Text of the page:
Second: The NRC has never met a plant it didn’t like. It has put Pilgrim at “closer observation” but that simply means crony backslaps might occur slightly less often. The NRC never gives any plants a real, hard, memorable whack upside the head. It is hardly reassuring.
Third: The NRC perpetually ignores huge known issues. It says elevated spent fuel pools (such as Pilgrim’s) are as safe as dry cask storage when, in fact, a renowned global security expert who is a member of the Nuclear Matters Committee here in Plymouth (among many other experts) publicly disagrees. The NRC’s ignorance on the vulnerability of elevated spent fuel pools is stunning.
Fourth: An Entergy official said recently that earthquakes are no worry for Pilgrim since Pilgrim has no nearby faults. The official is dead wrong and needs to do some fact-checking. Perhaps he never heard of the approximately 6.3 Richter Scale quake off Cape Ann in 1755. Were such a quake to occur again soon – as scientists increasingly expect – it would cause an estimated $5 billion in damage and at least hundreds of deaths, and I have a strong hunch those are colossal underestimations. Were the Boston area to have a big quake it would be felt here and Pilgrim would – change that, will – be at severe risk. And seismologists do say the Boston area is overdue for a major earthquake.
Fifth: Remember the Fukushima earthquake and tsunami? Other seismologists point to increased seismic activity in the North Atlantic and say it increases the likelihood of tsunamis here – an unsettling thought no matter where you live in Plymouth. And of course, Pilgrim is only a few feet above sea level as it is. That’s yet another vulnerability the NRC continues to ignore at our peril.
Sixth: Pilgrim has been cutting the size of its staff for some time. Do you really think having fewer people oversee a vast plant like Pilgrim as it ages helps assure its safe operation?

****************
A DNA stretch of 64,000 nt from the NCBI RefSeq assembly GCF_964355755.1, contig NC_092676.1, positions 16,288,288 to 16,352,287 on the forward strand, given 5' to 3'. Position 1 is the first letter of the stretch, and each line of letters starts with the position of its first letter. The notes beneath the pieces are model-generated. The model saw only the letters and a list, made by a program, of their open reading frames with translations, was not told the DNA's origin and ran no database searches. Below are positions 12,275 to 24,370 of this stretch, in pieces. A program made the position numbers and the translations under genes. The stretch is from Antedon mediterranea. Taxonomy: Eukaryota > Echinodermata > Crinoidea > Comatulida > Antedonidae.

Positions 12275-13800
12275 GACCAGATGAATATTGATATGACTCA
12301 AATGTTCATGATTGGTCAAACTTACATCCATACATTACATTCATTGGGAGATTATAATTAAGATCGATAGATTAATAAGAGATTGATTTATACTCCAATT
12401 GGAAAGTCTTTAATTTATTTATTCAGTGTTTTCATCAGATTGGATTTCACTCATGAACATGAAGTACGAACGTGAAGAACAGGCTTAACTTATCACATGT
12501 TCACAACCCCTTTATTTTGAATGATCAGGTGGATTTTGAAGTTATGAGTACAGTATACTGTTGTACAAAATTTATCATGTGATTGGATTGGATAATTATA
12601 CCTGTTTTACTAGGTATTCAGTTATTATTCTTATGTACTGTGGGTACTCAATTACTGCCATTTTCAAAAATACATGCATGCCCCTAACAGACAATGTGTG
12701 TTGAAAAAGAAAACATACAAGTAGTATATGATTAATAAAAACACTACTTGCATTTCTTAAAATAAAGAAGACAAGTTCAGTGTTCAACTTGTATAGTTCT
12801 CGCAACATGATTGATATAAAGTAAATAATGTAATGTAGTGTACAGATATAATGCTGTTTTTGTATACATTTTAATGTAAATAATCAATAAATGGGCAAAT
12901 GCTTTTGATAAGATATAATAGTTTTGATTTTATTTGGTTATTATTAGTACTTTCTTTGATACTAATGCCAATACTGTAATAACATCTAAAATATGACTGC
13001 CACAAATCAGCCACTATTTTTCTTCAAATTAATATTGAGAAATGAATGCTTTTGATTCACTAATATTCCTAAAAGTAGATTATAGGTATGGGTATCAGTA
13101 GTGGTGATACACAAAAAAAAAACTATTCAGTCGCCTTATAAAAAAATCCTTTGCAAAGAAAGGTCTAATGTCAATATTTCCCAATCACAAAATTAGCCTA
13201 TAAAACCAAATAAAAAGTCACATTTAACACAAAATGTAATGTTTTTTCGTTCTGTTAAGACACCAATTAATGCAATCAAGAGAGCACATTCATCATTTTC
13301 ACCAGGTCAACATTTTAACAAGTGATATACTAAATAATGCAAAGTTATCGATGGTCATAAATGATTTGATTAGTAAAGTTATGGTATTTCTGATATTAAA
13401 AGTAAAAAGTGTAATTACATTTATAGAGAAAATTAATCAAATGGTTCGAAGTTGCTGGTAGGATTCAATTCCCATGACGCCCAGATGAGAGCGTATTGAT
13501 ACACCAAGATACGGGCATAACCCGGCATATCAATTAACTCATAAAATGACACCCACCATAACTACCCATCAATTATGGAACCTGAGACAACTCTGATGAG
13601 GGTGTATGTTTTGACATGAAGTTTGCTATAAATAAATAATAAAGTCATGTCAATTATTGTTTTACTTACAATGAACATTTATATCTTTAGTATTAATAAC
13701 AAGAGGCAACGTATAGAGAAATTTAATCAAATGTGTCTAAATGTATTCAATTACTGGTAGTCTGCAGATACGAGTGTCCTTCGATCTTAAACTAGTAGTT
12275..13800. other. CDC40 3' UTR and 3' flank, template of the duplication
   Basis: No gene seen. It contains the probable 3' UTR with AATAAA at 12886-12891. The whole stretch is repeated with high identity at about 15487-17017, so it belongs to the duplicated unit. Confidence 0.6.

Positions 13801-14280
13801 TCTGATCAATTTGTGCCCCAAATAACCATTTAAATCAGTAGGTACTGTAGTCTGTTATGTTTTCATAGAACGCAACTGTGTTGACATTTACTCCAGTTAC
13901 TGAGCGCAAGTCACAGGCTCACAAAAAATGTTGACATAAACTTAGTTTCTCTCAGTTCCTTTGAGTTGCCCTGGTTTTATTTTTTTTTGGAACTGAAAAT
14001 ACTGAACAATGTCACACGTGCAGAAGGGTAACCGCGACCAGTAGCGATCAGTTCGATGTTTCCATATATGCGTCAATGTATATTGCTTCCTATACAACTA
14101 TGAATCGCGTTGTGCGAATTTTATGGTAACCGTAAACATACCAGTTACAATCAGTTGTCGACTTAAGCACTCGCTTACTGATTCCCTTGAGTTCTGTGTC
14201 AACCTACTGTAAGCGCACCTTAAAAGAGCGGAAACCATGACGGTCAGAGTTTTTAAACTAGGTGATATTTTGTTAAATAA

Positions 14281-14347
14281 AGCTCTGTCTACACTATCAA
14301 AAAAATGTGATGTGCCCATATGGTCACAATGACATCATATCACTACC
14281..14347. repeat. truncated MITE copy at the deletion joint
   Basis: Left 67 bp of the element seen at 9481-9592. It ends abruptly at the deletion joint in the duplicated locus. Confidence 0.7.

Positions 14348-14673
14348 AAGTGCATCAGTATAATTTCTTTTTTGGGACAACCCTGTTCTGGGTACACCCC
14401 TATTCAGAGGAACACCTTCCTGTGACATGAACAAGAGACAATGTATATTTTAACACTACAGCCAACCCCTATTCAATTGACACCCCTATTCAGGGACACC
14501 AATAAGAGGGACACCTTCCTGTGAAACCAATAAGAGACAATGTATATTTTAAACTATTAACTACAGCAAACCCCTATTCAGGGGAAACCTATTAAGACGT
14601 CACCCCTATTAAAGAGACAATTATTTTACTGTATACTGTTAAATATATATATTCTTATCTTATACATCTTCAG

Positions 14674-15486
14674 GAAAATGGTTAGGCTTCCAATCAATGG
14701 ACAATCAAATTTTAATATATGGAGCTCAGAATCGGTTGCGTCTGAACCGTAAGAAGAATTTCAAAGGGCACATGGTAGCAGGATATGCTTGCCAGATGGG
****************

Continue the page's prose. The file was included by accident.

Seventh: Thanks to hydraulic fracturing (often shortened to “fracking”) and other factors, the cost of natural gas is very low, making the cost of more expensive nuclear power uncompetitive. That creates a whole set of other very serious, dangerous, and unnerving circumstances related to the plant when it discontinues operations, which will likely be sooner than most people think.
Eighth: There are no spikes here of thyroid cancer, which is a well-known marker for cancer caused by radiation. But there are spikes of other things. I do not have 100 percent confidence that some of these are not aggravated by plant radiation.
Periodically in area newspapers, I’ve read articles from plant engineers and other employees that the Pilgrim plant is safe, well regulated, a major employer, and a major taxpayer.
The first two assertions are dead wrong; this is Plymouth, folks, not Utopia. Pilgrim is a major employer and a major taxpayer. But it’s still a 1970 Plymouth, an aging beast that is economically uncompetitive and in need of vast, incredibly expensive changes to make it truly safe and competitive, if that’s even possible – and such changes aren’t bloody likely.
Bottom line: We are not at all well protected by the stunning ignorance of the NRC. And Pilgrim only does what the NRC requires in its regulations.
If anybody out there is comfortable with what is happening at Pilgrim, you are clearly not paying attention.
Jeff Berger, Plymouth